Lesotho offers natural beauty, rugged terrain, and rich local culture and traditions, and a scarcity of civilization's trappings, such as landlords and fences, provides a permit-free playground for the more intrepid adventurers.
Lesotho was founded in the early 1800s by the Great King Moshoeshoe I and gained independence from British rule in 1966.
The royal bloodline has continued to the present day with His Royal Majesty King Letsie III. Lesotho is a small country, with a population of less than two million. It is land-locked and surrounded geographically by South Africa. Due to this, Lesotho's economy is closely integrated with South Africa. Several unique landmarks can be seen around the capital of Maseru, a striking contrast to the modernization taking place.
- Capital city
- Time Zone
- Calling Code
- Lesotho loti (LSL)
Sehlabathebe National Park
This national designated nature reserve contains unusual rock formations and alpine flora. It offers hiking and bird watching activities, and there is even a few antelope species around the park. The 6500 hectares, at an average elevation of 2400 m park provides a stunning scenery, with soaring mountain panoramas, isolated rock pools, waterfalls, rock lodgings, massive overhangs, rock art, and many more.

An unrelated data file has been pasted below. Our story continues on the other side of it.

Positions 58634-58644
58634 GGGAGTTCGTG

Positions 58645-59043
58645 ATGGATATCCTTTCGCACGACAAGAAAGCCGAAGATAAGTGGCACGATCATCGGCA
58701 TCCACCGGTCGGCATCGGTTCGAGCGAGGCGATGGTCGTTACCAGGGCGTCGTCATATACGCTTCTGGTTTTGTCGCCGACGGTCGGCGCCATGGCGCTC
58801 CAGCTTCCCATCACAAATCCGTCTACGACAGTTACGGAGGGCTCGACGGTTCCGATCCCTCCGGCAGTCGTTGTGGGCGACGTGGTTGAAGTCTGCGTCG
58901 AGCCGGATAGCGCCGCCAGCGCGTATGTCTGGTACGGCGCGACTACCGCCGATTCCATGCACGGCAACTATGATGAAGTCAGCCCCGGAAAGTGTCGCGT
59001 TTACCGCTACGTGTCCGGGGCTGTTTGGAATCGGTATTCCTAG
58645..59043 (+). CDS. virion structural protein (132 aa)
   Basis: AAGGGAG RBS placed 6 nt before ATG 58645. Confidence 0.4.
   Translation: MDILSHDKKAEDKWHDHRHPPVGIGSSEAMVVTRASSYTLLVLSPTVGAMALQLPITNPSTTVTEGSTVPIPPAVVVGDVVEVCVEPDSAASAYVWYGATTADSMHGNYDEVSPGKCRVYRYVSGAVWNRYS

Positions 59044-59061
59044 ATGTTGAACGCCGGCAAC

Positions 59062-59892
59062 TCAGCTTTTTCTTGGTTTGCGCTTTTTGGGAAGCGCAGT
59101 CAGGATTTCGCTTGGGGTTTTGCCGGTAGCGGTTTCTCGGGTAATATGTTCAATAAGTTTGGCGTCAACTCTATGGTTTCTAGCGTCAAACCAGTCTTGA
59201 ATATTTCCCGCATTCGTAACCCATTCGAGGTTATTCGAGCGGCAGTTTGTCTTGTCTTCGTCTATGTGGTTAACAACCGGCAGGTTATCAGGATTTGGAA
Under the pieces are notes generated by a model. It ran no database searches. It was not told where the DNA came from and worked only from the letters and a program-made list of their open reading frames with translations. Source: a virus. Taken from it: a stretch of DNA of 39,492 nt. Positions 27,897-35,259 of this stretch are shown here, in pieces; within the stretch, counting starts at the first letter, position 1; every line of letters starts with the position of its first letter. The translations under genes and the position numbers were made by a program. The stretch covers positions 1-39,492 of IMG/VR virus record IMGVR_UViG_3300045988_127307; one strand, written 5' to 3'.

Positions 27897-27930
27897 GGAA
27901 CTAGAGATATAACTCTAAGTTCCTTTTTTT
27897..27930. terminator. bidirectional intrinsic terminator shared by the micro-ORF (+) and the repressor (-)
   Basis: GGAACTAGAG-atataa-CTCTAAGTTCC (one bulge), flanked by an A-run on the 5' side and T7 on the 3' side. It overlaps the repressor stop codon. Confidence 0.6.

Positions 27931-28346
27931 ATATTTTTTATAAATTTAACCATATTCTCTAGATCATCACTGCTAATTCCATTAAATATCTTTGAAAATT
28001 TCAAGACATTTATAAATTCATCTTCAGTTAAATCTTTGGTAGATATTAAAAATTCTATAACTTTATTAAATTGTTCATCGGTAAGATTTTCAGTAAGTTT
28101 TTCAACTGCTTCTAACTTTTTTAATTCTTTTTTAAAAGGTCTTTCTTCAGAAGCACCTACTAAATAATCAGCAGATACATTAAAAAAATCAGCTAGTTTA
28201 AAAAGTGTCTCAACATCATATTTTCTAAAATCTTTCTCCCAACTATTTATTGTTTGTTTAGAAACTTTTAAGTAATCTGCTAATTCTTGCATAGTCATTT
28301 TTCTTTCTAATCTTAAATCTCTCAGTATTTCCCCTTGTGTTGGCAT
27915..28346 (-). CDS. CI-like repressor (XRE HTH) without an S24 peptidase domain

Thaba Bosiu Mountain
The flat topped mountain situated in the valley of the Phuthiatsana River offers rugged terrains and stunning vistas. It got its name, which translates to ‘Mountain at night’ from the arrival of King Moshoeshoe and his people, who took occupation of the mountain at night.
Tse'hlanyane National Park
Tse’hlanyane National park protects over 5600 hectares of exceptionally rugged mountains terrain, including one of the few indigenous woodlands in Lesotho.
The slopes below the Mahlasela Pass offers great snow skiing opportunities. There are three magnificent slopes and two ski lifts, with a nearby lodges renting out skis and boots. During summer months, several alternative activities are available.
A horse trek along Lesotho’s rugged mountains is the best way to experience this scenic domain. You can take a shorter one hour ride, or a six nights seven days pony trek across the mountain cliffs, setting camp in the high altitude Basotho villages when night falls.
The sturdy, rugged, 4x4 track begins in Himeville (KwaZulu-Natal), South Africa, and ends in Fouriesburg (Free State), going through the formidable Sani Pass, with much of Lesotho en route. The whole trails is about 400km, and can be done in two days, but one should take their time with it, to capture its scenic beauty.
Lesotho provides rugged mountainous landscapes and a vista of marvellous peaks. The Giant's Cup trail, from the Sani Pass Hotel to Bushman's Nek, is one of the most accessible, being fairly flat. Hikers seeking more thrill can augment this trail by a hike up any of the remarkable peaks along the way, or Thabana Ntlenyana, Southern Africa's highest point at 3482 m.
Lesotho offers the best abseiling experience, with the highest cliff in the whole world at an amazing 206 meters. Rock climbing enthusiasts and novices alike can join the Outward Bound Centre, a team building and physical training centre situated at the foothills of the mountains, which offers rock climbing and other activities.